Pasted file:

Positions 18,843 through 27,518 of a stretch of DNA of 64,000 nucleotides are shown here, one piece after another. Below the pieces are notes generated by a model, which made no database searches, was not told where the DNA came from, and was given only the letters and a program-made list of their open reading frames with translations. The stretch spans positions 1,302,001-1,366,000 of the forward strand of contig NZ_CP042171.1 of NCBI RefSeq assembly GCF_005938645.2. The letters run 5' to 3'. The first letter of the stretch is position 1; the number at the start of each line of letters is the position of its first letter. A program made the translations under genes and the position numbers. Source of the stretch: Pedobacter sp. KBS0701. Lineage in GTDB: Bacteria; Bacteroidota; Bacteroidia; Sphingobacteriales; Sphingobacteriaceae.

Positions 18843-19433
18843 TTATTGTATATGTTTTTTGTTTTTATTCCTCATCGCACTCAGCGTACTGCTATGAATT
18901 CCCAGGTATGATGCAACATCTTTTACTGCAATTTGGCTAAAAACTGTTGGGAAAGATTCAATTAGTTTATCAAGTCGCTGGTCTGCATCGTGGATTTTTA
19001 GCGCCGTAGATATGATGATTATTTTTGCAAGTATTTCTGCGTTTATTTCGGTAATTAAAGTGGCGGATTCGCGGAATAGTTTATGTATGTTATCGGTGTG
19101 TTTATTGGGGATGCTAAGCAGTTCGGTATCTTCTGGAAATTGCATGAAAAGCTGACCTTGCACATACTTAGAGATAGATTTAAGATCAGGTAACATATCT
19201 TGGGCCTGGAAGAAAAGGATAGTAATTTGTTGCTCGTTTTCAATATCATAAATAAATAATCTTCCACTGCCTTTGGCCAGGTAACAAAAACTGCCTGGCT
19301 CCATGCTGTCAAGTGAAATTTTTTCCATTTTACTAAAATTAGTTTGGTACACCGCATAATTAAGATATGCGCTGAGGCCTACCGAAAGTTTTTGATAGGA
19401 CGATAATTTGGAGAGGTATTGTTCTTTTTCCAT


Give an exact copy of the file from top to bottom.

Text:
Positions 18,843 through 27,518 of a stretch of DNA of 64,000 nucleotides are shown here, one piece after another. Below the pieces are notes generated by a model, which made no database searches, was not told where the DNA came from, and was given only the letters and a program-made list of their open reading frames with translations. The stretch spans positions 1,302,001-1,366,000 of the forward strand of contig NZ_CP042171.1 of NCBI RefSeq assembly GCF_005938645.2. The letters run 5' to 3'. The first letter of the stretch is position 1; the number at the start of each line of letters is the position of its first letter. A program made the translations under genes and the position numbers. Source of the stretch: Pedobacter sp. KBS0701. Lineage in GTDB: Bacteria; Bacteroidota; Bacteroidia; Sphingobacteriales; Sphingobacteriaceae.

Positions 18843-19433
18843 TTATTGTATATGTTTTTTGTTTTTATTCCTCATCGCACTCAGCGTACTGCTATGAATT
18901 CCCAGGTATGATGCAACATCTTTTACTGCAATTTGGCTAAAAACTGTTGGGAAAGATTCAATTAGTTTATCAAGTCGCTGGTCTGCATCGTGGATTTTTA
19001 GCGCCGTAGATATGATGATTATTTTTGCAAGTATTTCTGCGTTTATTTCGGTAATTAAAGTGGCGGATTCGCGGAATAGTTTATGTATGTTATCGGTGTG
19101 TTTATTGGGGATGCTAAGCAGTTCGGTATCTTCTGGAAATTGCATGAAAAGCTGACCTTGCACATACTTAGAGATAGATTTAAGATCAGGTAACATATCT
19201 TGGGCCTGGAAGAAAAGGATAGTAATTTGTTGCTCGTTTTCAATATCATAAATAAATAATCTTCCACTGCCTTTGGCCAGGTAACAAAAACTGCCTGGCT
19301 CCATGCTGTCAAGTGAAATTTTTTCCATTTTACTAAAATTAGTTTGGTACACCGCATAATTAAGATATGCGCTGAGGCCTACCGAAAGTTTTTGATAGGA
19401 CGATAATTTGGAGAGGTATTGTTCTTTTTCCAT